Module 3, Verbs: Types, Tenses, and Moods, Lesson 4:

Helping Verbs


Definition: All sentences need at least one main verb; however, certain tenses, sentence structures, and ideas require a helping verb (also called an auxiliary verb), which assists the main verb to form a complete thought. Without helping verbs, certain ideas would be impossible to express, and our speech and writing would be dull and incomplete. Remove the helping verb, and you might end up sounding like a caveman (or woman)! Try removing the helping verb from any of the examples in this lesson and you'll get the idea.

Verb Phrases

Helping verbs and main verbs combine to form verb phrases. The main verb is always the last verb in the phrase.

Helping Verb + Main Verb = Verb Phrase

Common Helping Verbs

Below you will learn about the most common helping verbs and how they're used. You'll notice that many helping verbs are used in specific verb tenses. The tense of a verb tells us the time period when an action occurs, such as in the present, past, or future. You'll learn more about this concept in Lesson 8.

To be: am, is, are, was, were, be, being, been
  • Progressive Tenses
    Earlier, you learned that to be is a linking verb, but in many situations, it's a helping verb. For example, it's used in the progressive tenses, which combine the forms of to be with verbs ending in -ing.

    Present Progressive:
    I am writing this sentence.
    am + writing = verb phrase

    Past Progressive:
    It was raining, so we couldn't play outside.
    was + raining = verb phrase

  • Passive Voice
    The verb to be is also used in the passive voice, which combines the forms of to be with verbs ending in -ed or -en. These verbs are called participles.

    Make sure all your assignments are completed by Thursday.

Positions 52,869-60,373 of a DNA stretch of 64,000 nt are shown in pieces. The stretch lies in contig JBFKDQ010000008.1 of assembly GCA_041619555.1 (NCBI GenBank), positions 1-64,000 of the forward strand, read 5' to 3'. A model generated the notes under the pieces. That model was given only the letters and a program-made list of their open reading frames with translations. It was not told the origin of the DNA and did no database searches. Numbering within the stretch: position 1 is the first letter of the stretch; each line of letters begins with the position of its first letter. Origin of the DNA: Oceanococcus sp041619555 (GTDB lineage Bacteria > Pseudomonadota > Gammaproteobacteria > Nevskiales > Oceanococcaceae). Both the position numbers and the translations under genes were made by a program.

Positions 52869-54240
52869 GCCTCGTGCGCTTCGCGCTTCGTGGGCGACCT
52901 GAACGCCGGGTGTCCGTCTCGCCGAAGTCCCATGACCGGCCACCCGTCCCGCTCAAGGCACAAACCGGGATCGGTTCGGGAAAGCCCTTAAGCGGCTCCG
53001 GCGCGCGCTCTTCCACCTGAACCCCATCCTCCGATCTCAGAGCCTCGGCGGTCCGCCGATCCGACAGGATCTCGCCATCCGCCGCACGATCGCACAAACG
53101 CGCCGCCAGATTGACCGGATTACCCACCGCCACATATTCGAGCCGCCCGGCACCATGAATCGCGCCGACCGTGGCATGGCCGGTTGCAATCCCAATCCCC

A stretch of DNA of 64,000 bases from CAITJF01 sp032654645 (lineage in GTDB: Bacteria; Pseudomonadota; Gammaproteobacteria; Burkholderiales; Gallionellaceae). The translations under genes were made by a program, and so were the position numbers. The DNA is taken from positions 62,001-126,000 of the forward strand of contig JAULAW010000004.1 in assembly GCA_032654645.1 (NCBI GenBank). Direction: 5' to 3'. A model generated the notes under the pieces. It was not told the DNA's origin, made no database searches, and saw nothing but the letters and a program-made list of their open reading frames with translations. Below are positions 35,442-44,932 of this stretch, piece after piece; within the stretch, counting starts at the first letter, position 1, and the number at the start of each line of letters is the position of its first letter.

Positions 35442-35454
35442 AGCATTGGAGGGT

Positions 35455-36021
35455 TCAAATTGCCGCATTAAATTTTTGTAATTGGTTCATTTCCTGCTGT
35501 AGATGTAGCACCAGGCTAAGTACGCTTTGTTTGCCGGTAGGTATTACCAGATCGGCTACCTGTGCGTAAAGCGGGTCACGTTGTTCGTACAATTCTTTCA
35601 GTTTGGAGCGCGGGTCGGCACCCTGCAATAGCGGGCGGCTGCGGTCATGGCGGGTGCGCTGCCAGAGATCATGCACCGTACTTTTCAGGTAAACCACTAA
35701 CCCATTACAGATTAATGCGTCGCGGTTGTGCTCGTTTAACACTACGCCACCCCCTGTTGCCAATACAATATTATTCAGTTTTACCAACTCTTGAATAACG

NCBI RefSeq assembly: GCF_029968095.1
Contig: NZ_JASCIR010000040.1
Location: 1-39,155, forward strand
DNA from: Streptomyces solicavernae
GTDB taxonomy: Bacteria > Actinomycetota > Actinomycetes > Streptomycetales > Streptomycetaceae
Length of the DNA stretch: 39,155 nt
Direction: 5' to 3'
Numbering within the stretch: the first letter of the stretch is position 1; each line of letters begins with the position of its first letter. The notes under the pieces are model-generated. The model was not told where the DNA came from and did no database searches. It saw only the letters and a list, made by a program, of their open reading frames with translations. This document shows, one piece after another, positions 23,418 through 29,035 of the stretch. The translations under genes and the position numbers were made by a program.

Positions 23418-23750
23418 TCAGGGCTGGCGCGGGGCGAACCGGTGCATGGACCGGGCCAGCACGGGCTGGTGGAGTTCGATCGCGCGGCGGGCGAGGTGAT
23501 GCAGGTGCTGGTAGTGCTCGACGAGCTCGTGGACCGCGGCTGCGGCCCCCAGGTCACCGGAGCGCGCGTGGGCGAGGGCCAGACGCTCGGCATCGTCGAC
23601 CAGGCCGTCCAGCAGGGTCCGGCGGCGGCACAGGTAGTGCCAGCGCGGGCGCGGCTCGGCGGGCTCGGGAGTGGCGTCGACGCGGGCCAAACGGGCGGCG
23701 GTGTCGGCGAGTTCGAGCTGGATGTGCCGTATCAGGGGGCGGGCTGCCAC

are + completed = verb phrase

    This sentence was written.
    was + written = verb phrase

    Sometimes the participle will have a different ending instead of -ed or -en, but you will learn about this concept in a later lesson.
To have: have, has, had, having
  • Perfect Tenses
    The verb to have combines with verbs ending in -ed and -en to form the perfect tenses. (They're not really "perfect" tenses; that's just their name.)

    Present Perfect:
    It has rained so many days in a row that I can't remember the last time the sun was out!
    has + rained = verb phrase

    Past Perfect:
    We didn't realize the pickpocket had stolen our wallets until she was already long gone.
    had + stolen = verb phrase

To do: do, does, did
  • Questions
    Unlike to be and to have, to do isn't used as part of any particular verb tense—but it still has several important jobs. One of them is to form questions. You'll notice that in questions, a noun or pronoun splits the verb phrase.

    Do you know what time it is?
    do + know = verb phrase
    you = pronoun
  • Negative Statements
    To do also helps to form not statements, which are called negative statements. In this type of sentence, the word not splits the verb phrase.

    I do not know what time it is because I lost my cell phone.
    do + know = verb phrase
    not = adverb
    Remember that don't, doesn't, and didn't are contractions for do not, does not, and did not. The word not, which is an adverb, is not part of the helping verb.
  • Emphasis
    Finally, you can use to do as an emphatic verb to help clarify or add intensity to the main verb.

    Yes, I do know your Uncle Joe.